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Asian LGBTI art exhibition at a government gallery will make history

Asian LGBTI art exhibition at a government gallery will make history

One of the art pieces in Spectrosynthesis at Moca Taipei, the first LGBTI themed exhibition at a government run exhibition.

An government run art art gallery in Asia will feature an LGBTI themed exhibition for the first time.

Spectrosynthesis – Asian LGBTQ Issues and Art Now will launch in Septmeber at the Museum of Contemporary Art in Taipei, Taiwan. The exhibition will use the rainbow symbol to represent diversity and light a fundamental source of energy for life.

Organizers said it was ‘the very first thematic exhibition on LGBTQ issues at a government-run art museum in a Chinese society’.

The works in Spectrosynthesis span half a century and were brought together by Taiwanese curator Sean HU.

Hu wanted to show a slice of the life stories and related issues of the post-war Chinese LGBTQ community.

The works’ focus will be on the current lives of LGBTI people and to comment on evolving social structures.

‘Spectrosynthesis is the first exhibition I have curated related to LGBTQ issues,’ Hu said.

‘During the last three years while preparing for the exhibition, I have witnessed a growth in discussions and debates on LGBTQ issues in Asia. The recent constitutional decision in favour of same-sex marriage in Taiwan is of particular significance.

‘Spectrosynthesis will present a wide range of works which relate to the topic of LGBTQ in various ways.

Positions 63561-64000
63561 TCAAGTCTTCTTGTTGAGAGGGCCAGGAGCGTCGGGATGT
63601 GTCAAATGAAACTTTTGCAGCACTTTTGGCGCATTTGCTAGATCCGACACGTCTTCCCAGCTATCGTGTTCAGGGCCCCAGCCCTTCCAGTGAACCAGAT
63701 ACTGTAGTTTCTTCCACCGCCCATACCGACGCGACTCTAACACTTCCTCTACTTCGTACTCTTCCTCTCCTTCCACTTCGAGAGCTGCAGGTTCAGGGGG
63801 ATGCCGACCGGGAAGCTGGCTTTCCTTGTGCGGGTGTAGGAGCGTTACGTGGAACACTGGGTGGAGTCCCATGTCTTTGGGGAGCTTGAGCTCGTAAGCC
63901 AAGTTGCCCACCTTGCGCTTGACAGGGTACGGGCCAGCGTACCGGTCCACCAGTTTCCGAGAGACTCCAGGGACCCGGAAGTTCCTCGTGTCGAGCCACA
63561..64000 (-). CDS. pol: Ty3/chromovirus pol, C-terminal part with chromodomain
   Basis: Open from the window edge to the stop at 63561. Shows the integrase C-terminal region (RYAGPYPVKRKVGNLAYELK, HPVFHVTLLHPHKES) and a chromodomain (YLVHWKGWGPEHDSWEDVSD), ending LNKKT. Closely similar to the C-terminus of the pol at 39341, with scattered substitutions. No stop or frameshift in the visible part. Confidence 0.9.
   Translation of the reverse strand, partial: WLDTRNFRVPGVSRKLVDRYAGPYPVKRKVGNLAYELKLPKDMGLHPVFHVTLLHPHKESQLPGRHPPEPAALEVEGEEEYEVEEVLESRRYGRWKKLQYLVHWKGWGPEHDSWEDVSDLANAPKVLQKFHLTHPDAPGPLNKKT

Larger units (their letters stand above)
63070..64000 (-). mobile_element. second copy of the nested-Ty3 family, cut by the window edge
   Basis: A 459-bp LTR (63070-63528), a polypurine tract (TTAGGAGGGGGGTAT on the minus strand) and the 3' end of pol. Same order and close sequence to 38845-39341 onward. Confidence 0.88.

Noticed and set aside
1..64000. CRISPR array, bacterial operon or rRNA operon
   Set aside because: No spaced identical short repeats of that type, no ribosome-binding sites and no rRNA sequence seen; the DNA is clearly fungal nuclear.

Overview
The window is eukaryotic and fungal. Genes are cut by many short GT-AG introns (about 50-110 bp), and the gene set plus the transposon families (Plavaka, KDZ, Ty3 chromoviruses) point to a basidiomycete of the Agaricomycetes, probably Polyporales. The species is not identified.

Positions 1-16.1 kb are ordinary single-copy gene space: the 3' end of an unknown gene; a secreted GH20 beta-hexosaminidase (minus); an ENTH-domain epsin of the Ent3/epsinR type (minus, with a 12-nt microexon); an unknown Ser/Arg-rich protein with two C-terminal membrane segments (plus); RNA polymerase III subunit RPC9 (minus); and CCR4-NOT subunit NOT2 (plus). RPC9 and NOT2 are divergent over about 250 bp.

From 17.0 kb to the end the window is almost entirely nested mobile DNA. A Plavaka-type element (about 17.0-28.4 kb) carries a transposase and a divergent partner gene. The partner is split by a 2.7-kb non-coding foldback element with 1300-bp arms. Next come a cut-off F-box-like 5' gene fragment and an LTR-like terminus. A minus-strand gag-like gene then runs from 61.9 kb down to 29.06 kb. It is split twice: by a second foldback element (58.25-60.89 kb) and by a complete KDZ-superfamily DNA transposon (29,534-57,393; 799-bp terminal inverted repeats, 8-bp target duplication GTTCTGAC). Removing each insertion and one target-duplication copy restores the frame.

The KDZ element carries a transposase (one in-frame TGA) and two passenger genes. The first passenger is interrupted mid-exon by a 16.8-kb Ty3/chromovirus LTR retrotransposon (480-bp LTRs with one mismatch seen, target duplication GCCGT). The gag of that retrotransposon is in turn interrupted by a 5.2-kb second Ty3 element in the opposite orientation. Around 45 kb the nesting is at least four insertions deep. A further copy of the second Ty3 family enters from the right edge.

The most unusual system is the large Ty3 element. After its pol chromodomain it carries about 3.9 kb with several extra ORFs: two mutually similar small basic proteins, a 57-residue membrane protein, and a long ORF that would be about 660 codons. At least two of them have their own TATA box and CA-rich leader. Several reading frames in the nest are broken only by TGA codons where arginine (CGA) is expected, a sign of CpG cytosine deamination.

‘The exhibition hopes to stimulate thoughts and challenge values and perspectives on human equality. All parties involved in the exhibition take love as their starting point and I hope this will be the beginning of an open dialogue on the topic.’

One exhibition highlight comes from Hong Kong sound artist Samson Young. His Muted Situation #5: Muted Chorus is a single-channel HD video work. The video will be of a stage performance of the entirety of a choral composition. The chorus does not project the musical notes, suppressing the conscious sound-producing constituent of the performance. So other sounds will be revealed, such as the inhale of the singers, the sound that their bodies produce, and the rattling of the music scores.

LGBTI themed art exhibitions have been held around the world but have been absent from the Chinese art scene.

Held at MOCA Taipei, Spectrosynthesis comes only weeks after Taiwan legalized same-sex marriage.

‘Contemporary art should be more than just pleasing to the eye. It should also respond to topical issues as a means to communicate cultural values and open up dialogues with the public. Through art, the citizen can broaden their vision and better understand the world,’ said PAN Sheau Shei, Director of MOCA Taipei.

Spectrosynthesis – Asian LGBTQ Issues and Art Now is on at the Museum of Contemporary Art, Taipei. September 9 to November 5, 2017